And now, heeeeeeeeeere’s Kiva. It is a site that specializes in person-to-person loans. The microfinance non-profit organization connects people who need money with donors, who know that for as little as $25 they can create opportunities around the world.

Emily Thornhill of Homeslice Clothing received Kiva Detroit financing.

Emily Thornhill of Homeslice Clothing received Kiva Detroit financing.

Detroit was the Kiva’s first community-led online micro-lending initiative in the United States; there are now similar programs based on this group in New Orleans and Los Angeles, Garlow said. The goal of this grass-roots coalition of individuals is to act as community leaders, small-business champions and advisers to those interested in becoming entrepreneurs in the city.

Members of Team Kiva Detroit nominate a small business to Michigan Corps. The staff there helps the nominee craft their story, helping them explain why they need the funding and how they’ll use it. Then people within the Kiva community can lend money in $25 increments to the business. So far, all of Kiva Detroit’s loans have been repaid, Garlow said, and 16 businesses have gotten off the ground because of like-minded folks who join the Kiva club, so to speak.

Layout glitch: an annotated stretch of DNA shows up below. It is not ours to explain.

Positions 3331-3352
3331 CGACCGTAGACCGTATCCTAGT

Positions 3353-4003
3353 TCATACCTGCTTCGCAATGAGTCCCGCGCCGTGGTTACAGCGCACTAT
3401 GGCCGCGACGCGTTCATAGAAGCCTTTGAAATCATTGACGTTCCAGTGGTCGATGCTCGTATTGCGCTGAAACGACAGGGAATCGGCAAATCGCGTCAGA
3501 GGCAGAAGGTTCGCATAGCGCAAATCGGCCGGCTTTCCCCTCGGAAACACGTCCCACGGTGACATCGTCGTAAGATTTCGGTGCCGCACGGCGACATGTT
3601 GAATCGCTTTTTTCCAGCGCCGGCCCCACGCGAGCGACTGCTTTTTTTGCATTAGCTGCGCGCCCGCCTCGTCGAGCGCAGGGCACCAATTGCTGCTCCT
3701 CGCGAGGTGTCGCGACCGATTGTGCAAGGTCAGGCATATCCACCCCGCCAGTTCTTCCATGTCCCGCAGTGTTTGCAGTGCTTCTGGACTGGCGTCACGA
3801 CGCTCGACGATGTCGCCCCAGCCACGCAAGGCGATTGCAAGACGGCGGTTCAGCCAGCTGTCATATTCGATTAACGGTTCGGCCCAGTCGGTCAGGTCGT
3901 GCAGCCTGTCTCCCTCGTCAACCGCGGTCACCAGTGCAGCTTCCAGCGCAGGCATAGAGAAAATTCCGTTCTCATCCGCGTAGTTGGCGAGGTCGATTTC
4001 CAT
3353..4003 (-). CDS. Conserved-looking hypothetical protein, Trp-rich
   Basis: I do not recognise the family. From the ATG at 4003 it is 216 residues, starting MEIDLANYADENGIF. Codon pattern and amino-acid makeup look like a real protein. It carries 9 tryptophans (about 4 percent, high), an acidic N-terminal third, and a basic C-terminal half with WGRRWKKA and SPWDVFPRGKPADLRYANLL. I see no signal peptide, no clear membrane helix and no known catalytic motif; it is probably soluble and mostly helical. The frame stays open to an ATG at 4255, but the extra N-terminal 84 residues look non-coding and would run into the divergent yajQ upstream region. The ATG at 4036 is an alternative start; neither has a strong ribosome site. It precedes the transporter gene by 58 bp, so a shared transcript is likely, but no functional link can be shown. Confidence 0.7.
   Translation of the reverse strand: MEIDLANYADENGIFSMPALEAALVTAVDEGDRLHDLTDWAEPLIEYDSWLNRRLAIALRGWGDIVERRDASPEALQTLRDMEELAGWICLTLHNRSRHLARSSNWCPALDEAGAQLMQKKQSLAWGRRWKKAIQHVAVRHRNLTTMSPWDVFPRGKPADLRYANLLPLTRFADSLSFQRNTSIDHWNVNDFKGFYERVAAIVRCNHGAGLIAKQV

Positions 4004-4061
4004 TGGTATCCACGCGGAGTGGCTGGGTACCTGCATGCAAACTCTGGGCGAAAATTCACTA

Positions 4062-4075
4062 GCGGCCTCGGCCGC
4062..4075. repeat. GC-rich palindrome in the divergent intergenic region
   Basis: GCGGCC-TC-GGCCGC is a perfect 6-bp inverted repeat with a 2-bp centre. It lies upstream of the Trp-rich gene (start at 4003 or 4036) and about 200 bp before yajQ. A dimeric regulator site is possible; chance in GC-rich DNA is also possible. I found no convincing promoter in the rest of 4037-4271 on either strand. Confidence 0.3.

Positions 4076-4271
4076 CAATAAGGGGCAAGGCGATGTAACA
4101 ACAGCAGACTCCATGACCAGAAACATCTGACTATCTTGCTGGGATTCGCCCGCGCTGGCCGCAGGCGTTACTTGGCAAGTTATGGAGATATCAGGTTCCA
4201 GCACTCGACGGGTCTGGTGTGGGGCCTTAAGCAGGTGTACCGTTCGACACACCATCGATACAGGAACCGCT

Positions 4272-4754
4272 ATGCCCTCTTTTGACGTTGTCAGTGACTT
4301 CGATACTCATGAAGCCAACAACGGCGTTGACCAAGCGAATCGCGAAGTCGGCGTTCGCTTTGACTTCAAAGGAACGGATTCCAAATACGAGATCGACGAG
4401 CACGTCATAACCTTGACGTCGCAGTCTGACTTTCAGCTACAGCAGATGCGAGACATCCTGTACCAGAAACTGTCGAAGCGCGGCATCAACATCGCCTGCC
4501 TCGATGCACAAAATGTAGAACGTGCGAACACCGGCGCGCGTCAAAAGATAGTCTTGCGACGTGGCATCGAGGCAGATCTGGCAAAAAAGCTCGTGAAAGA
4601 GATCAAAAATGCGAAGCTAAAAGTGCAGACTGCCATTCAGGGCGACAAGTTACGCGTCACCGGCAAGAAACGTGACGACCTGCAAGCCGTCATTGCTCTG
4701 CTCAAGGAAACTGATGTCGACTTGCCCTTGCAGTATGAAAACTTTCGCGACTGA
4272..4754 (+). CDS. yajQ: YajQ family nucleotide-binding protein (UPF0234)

“One of the things we’re most excited about is entrepreneurs and lenders can interact right there online. You can interact with the people you’re lending to, learn about where they’re selling products or service,” Garlow said. “Often, what we’re seeing is lenders and entrepreneurs exchanging information and offering encouragement to each other.”

The event’s doors, located at 2900 E. Grand Blvd. in Detroit, will open at 5:30. The businesses talk it up starting at 6 p.m. Dinner arrives around 6:45 p.m. (so be prepared with a snack if you get snappish after work). Winners are announced around 7:45 p.m. (If you’re lightning fast, you might be home in time to catch “The Big Bang Theory.” Better DVR it, just in case.) And donate to Sebastian here (if you do, you’ll have to join the Kiva Detroit community, and the other 835 of us or so will welcome you.)